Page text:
Tour De France - Stage 13
Wiggins gets into the lead-out business
Andre Greipel (Lotto-Belisol) took his third stage win at the 2012 Tour de France, winning a photo finish over Peter Sagan of Liquigas-Cannondale. Edvald Boasson Hagen (Sky) took third in the mass sprint in Le Cap d'Agde.
Bradley Wiggins, who set up the sprint for Boasson Hagen, easily defended his overall lead as he tried to turn provider for his teammate, who has spent much of the race at Wiggins' side.
"It was just the last kilometre, slightly downhill. It was the safest place to be and I wanted to try to repay a friend of mine," Wiggins said.
“Sometimes it is just best to be in the front, it is best to do the effort in first position than further down the peloton in 20th, especially when there are chances of splits in the bunch. You have to pay attention to every single day, even a day like today because of the bends in the last 400 metres. You have to be careful every day until [the final stage in] Paris."
Greipel's team did much of the chase work in the closing part of the race, and the big German rewarded them for their efforts. He had one less rival to face, as Mark Cavendish had been dropped on the day's only ranked climb 23km from the end. The world champion ended up crossing the finish line more than eight minutes down.
“It was very close,” acknowledged Greipel, who turns 30 on Monday. “I was next to last over the climb. But the team worked great and brought me up to the front.”
"This win is a special one with the Mont St Clair [climb] so close to the finish. I managed to hang on in this climb and then Lars Bak took me back in the bunch. It was once again great team work and we deserved this."
Futile breakaway ahead of sprinter's delight
Once again, the day's break formed almost immediately, with Pablo Urtasun (Euskaltel-Euskadi), Samuel Dumoulin (Cofidis), Matthieu Ladagnous (FDJ), Michael Morkov (Team Saxo Bank-Tinkoff Bank) and Roy Curvers (Argos-Shimano) the first to go. Jimmy Engoulvent (Saur-Sojasun) and Maxime Bouet (AG2R-LaMondiale) joined them and Jerome Pineau (Omega Pharma-QuickStep finally rounded out the group.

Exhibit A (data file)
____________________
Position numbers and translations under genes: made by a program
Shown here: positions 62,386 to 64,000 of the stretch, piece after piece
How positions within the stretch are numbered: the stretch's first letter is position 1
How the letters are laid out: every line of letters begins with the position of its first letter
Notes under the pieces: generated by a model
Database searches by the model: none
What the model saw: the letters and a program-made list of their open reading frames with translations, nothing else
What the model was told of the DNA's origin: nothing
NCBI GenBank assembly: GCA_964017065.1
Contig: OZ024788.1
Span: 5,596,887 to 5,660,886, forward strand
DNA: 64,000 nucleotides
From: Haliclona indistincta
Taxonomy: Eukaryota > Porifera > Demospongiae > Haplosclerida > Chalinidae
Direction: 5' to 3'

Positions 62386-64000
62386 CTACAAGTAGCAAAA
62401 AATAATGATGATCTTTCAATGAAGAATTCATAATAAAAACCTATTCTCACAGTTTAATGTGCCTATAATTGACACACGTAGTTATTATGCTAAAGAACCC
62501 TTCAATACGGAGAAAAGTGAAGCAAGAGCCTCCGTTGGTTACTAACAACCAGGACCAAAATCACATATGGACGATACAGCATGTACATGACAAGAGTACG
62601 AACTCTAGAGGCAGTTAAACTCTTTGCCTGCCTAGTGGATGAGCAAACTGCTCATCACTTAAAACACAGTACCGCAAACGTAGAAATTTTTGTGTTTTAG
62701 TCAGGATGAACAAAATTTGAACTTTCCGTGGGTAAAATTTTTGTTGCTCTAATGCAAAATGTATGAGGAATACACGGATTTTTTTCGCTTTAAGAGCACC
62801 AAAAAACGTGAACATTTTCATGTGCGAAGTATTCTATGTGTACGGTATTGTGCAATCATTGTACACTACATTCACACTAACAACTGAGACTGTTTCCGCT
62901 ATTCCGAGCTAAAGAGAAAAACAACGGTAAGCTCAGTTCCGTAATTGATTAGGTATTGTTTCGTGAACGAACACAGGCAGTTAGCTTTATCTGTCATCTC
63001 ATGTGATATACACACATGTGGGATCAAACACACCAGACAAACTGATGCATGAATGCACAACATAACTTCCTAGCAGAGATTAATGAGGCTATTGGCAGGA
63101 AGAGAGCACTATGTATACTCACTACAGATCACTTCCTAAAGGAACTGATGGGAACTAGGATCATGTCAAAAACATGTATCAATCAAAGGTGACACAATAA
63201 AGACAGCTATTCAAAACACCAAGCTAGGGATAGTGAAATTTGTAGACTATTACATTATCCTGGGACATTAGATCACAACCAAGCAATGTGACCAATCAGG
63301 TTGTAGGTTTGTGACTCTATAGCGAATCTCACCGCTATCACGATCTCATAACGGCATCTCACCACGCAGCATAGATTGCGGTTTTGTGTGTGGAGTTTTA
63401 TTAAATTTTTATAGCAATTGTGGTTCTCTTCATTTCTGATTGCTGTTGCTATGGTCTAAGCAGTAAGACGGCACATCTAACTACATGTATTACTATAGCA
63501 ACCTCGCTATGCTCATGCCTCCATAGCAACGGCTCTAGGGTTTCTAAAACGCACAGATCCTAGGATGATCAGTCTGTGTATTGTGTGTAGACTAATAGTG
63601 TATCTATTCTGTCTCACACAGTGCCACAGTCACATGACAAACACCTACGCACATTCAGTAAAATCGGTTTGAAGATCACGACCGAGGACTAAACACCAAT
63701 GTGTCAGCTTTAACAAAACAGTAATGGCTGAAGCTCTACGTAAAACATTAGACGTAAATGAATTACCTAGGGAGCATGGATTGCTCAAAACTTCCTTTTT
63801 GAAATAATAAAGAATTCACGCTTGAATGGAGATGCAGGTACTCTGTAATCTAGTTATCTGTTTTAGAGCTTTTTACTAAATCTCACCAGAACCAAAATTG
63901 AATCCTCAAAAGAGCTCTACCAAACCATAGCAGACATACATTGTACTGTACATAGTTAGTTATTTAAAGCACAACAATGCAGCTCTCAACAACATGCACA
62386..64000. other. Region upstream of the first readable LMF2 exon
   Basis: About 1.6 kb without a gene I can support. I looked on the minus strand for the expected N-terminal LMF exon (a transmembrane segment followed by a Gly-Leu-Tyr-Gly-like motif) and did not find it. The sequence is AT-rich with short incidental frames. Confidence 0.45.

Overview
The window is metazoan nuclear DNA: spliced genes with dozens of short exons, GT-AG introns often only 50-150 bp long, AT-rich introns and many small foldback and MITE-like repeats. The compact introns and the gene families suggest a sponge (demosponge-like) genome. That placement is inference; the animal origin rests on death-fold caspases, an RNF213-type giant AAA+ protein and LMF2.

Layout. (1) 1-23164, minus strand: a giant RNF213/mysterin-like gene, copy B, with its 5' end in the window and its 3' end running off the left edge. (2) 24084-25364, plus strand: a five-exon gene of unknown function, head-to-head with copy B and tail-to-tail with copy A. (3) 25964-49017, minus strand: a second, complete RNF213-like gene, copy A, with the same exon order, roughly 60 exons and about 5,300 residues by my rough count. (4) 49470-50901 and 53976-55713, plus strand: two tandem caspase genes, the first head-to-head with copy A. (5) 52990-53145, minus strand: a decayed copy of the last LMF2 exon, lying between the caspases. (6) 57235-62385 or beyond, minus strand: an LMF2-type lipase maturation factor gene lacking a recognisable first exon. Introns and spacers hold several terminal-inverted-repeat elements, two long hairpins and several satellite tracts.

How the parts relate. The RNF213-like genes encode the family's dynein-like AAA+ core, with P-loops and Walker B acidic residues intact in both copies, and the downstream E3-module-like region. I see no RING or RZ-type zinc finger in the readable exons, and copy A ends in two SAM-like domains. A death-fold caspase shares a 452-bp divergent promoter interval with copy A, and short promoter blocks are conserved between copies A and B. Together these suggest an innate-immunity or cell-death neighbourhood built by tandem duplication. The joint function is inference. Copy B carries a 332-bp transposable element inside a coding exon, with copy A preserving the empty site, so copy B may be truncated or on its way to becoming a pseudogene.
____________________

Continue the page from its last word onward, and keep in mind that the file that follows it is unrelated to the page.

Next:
Not quite 50km into the stage, they had built up a lead of some nine minutes, which was enough to set off alarms in the peloton. Orica-GreenEdge did much of the work to close the gap.
There was one abandon during the stage, as Tony Gallopin of RadioShack-Nissan gave in to the illness which has plagued him. Peter Velits of Omega Pharma-QuickStep had a run-in with a barrier at the intermeidate sprint, but was able to continue.
There was no drama this time at that sprint. The eight in the break group took the big points, and Peter Sagan (Liquigas-Cannondale) easily claimed the next points in the field, ahead of Andre Greipel (Lotto Belisol) and Matthew Goss (Orica-GreenEdge).
With about 64km to go, the gap had dropped to two minutes. Pineau tried to pick up the group speed, but in response, Morkov took off alone. He quickly built up a lead of over a minute over the chasers, but it was a long way to go.
Thirty kilometers later, the gap from Morkov to the field had dropped to just over a minute, and the field's speed was high enough to shed riders along the way.
Mountains classification leader Fredrik Kessiakoff (Astana) was amongst those involved in a crash with 26km to go, but all got up and going again.
Morkov took less than a minute lead up the day's only ranked climb, the category 3 Mont Saint-Clair, with 23km to go. The field caught the remaining chase group on its way up, and eventually Morkov as well.
Cadel Evans of BMC attacked with about 24km to go, out of the field, with Jurgen van den Broeck (Lotto) at his side. But once again, Wiggins calmly drove the field up to the Australian and reeled him in.
Evans led the field over the mountain ranking, and into the descent. Various riders tried to get away on the descent but none was allowed to go. The field had become noticeably smaller though, and the sprinters were amongst those who had been dropped.
Alexandre Vinokourov took off out of the group, and with 16 km to go, Michael Albasini of Orica-GreenEdge went after him. The Wiggins group was then joined by more riders from behind. Sky's Cavendish was not amongst them, being caught in a group more than a minute back and losing time every meter. Caught without teammates, no one else was willing to help the World Champion move up, and he had to resign himself to missing out on yet another sprint.
Lotto-Belisol moved up to lead the chase of the two leaders, with Greipel having made the cut into the group. The wind finally came into play, and Lotto pulled away with 4km to go, with a handful of other riders including Wiggins and Sagan with them.
It came as it must, and with 2.5km, the two leaders were caught. Almost immediately Luis Leon Sanchez of Rabobank jumped and was joined by Matthieu Sprick (Argos-Shimano) in a massive bid for some revenge after the hideous first half of the race for both teams. But the pair were chased down by the maillot jaune himself as Wiggins led the field, opening the sprint for Boasson Hagen. Greipel still had something left and he and Sagan went to the line in a photo finish.